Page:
COVID-19: When a health crisis drives cyber risk
In recent weeks, stay-home COVID-19 mandates have pushed crowds of people to work from home, often for the first time. Workers have turned to communication platforms such as Zoom, Webex, Hangouts and Skype, as well as simpler ones like email and file sharing.
Training and experience have prepared established online professionals for cyber-attacks. But many of these new digital workers have little experience and context for cyber security. This sudden increase in the use of digital tools has exposed a lot of personal data and program information.
Increase in attacks and damage expected
Recent incidents illustrate this growing risk:
- Hackers have crashed onto Zoom meetings, disrupting conversations of government officials who conduct remote discussions
- False emails from the US Department of Health and Human Services are targeting supplier companies. They request protective equipment described in an attachment infected with malware.
- A cyberattack on Italy’s social security system (INPS) has revealed Personally Identifiable Information to applicants as they were attempting to claim benefits.
All these problems will worsen over time for two reasons. The sheer volume increase in digital transactions will bring with it a commensurate increase in attacks. But the number of affected organizations will also increase through cascading effects. Indeed, the impact of an initial attack can cascade to all the interconnected systems. For instance, a cyber-attack on a trucking company could impact food security. The disruption could affect weekly food deliveries to supermarkets. In turn, the loss of revenue would weaken the business sustainability of distributors and producers.
Addressing systemic risk with the Global Risk Assessment Framework (GRAF)
Years before the Covid-19 pandemic, the UN Office for Disaster Risk Reduction (UNDRR) began to explore the potential management of long-term risks around the globe under a Global Risk Assessment Framework (GRAF). This framework enables officials to manage the overall risk accruing from specific events rather than focusing on isolated hazard analysis and response. This shift was articulated in the 2015 Sendai Framework, and work has been underway since then to deploy helpful management tools and strategies supporting a systemic approach to risk.
While traditional hazard definitions do not explicitly include cyber risk, systemic approaches call for an increased focus on this modern cyber disaster environment. Indeed, cyber risk can rival with other hazards in terms of reach, extent of damage and future cascading damage. The 2019 Global Assessment Report (GAR19) explores this topic in a contributing paper focusing on the cascading risk of cyber-attacks, using food security as a case study.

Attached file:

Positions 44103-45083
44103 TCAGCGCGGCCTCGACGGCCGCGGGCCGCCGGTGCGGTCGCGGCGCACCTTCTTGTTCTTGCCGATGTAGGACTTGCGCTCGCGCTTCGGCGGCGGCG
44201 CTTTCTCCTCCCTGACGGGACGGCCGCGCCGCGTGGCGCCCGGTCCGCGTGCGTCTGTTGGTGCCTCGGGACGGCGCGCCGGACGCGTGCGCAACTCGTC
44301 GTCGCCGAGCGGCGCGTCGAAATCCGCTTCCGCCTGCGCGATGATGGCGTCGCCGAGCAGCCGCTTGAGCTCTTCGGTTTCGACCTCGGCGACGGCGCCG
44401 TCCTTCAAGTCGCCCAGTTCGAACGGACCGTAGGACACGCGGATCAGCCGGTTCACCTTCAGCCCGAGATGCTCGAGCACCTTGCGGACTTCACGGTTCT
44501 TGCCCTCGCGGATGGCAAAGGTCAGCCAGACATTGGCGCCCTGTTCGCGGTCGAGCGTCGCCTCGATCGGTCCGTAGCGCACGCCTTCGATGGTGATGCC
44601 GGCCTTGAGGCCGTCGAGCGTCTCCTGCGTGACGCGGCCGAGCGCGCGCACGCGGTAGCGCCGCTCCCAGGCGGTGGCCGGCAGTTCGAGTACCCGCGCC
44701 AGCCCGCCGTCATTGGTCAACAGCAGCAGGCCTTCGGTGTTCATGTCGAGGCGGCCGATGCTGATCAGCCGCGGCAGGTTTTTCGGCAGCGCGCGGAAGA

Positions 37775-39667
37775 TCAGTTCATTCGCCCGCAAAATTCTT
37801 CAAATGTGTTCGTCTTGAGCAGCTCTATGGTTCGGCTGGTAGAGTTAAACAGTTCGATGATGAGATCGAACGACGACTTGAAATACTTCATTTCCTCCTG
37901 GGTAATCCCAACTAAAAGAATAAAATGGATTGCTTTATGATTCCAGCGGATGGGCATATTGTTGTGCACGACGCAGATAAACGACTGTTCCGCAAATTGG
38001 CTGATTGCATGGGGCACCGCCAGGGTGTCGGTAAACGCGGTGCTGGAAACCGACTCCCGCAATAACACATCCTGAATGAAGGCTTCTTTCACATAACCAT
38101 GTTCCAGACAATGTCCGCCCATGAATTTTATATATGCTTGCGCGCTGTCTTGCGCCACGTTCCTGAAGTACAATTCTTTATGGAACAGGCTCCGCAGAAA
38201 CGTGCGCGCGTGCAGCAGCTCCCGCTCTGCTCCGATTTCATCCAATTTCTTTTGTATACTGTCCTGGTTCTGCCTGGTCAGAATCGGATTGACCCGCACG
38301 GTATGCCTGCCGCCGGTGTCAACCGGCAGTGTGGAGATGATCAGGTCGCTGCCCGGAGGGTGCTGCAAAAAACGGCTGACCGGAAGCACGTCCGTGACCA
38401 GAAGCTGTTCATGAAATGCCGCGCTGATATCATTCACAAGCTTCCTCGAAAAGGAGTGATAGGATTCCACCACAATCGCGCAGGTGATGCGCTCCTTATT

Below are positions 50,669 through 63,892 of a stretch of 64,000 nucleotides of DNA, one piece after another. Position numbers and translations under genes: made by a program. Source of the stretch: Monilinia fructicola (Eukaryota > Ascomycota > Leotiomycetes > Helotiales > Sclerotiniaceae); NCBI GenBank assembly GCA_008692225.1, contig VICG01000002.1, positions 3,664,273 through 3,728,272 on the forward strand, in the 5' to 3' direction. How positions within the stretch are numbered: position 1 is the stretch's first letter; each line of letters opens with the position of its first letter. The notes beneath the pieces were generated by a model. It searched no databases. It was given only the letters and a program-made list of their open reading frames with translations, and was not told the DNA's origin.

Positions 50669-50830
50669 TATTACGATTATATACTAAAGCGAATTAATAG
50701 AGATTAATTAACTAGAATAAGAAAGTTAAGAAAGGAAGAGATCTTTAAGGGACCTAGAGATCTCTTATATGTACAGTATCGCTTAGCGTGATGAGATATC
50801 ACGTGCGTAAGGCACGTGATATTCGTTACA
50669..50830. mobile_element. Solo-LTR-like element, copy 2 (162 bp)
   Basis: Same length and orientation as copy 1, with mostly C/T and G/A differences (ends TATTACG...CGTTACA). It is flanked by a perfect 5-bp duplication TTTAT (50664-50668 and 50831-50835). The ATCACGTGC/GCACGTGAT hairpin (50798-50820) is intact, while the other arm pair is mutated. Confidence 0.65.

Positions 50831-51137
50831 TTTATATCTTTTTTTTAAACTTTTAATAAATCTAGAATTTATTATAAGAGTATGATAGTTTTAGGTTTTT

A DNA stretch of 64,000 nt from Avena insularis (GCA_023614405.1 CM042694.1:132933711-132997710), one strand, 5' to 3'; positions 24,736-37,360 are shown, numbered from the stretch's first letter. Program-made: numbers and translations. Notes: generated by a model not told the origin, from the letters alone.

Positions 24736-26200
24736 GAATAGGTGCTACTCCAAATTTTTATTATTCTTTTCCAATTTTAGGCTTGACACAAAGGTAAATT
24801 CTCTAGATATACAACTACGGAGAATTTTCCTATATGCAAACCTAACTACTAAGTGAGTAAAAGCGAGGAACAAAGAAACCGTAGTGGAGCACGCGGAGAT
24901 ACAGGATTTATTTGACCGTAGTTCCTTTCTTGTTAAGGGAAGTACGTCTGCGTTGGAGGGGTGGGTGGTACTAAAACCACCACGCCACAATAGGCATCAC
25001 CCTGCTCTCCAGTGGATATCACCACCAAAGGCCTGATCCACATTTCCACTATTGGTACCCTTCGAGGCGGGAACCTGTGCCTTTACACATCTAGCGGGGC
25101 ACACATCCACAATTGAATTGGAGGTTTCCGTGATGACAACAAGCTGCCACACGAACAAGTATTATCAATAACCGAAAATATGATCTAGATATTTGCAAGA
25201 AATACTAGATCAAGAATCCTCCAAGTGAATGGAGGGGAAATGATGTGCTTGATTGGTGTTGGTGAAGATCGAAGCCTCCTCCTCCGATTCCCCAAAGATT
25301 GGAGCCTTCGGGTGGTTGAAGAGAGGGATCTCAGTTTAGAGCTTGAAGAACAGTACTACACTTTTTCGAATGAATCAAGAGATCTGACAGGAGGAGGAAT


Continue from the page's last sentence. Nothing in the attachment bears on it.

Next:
Recommendations for policy makers
What can policy leaders and managers do to reduce the impact of current and future cyber risks driven by the migration of work to an online environment? Here are some simple steps:
- Train, train and train again! Software and cyber experts can only do so much. Informed workers remain the best line of defense. All employees should understand the risks of each technology tool they use. Remind them periodically of good and safe practices.
- Increase investment in cyber security. Technical staff, the latest software and hardware protections and adequate external support from specialized consultants are essential to mitigate cyber risk
- Do a risk and vulnerability analysis. Prioritize spending on cyber protection based on the importance of the function(s) at risk, rather than technology requirements.
- Build DRR capacity in cyber risk and its impact. Allocate staff and resources. Adopt the GRAF as a framework to track, respond to- and reduce the impact of expected cyber-attacks.
The COVID-19 pandemic is a dramatic illustration of the systemic nature of risk. As we move away from a hazard-by-hazard approach, DRR professionals need to improve their understanding of cyber-risk and its potential cascading impact.
Dr. Toregas is the Director of the Cyber Security and Privacy Research Institute (www.cspri.seas.gwu.edu ) at The George Washington University and manages the NSF Scholarship for Service and DoD Cyber Scholarship Program and conducts research on diverse areas including the community college role in cybersecurity workforce development, cybersecurity insurance and cybersecurity curriculum development including cyber competitions.
He also serves as the IT Adviser to the County Council of Montgomery County, MD, overseeing the investment of $230m annually in Information Technology goods and services. He is a fellow of the National Academy of Public Administration, and past chair of its standing panel on Social Equity in Governance.
He serves on the boards of many non-profit organizations including Women in Cybersecurity (www.wicys.org ), the National CyberWatch Center (www.nationalcyberwatch.org ) and the National Cyber League (www.nationalcyberleague.org ), and supports the UN Disaster Risk Reduction’s Global Risk Assessment Framework through participation in its Expert Group.
He has PhD, MSc and BSc degrees from Cornell University.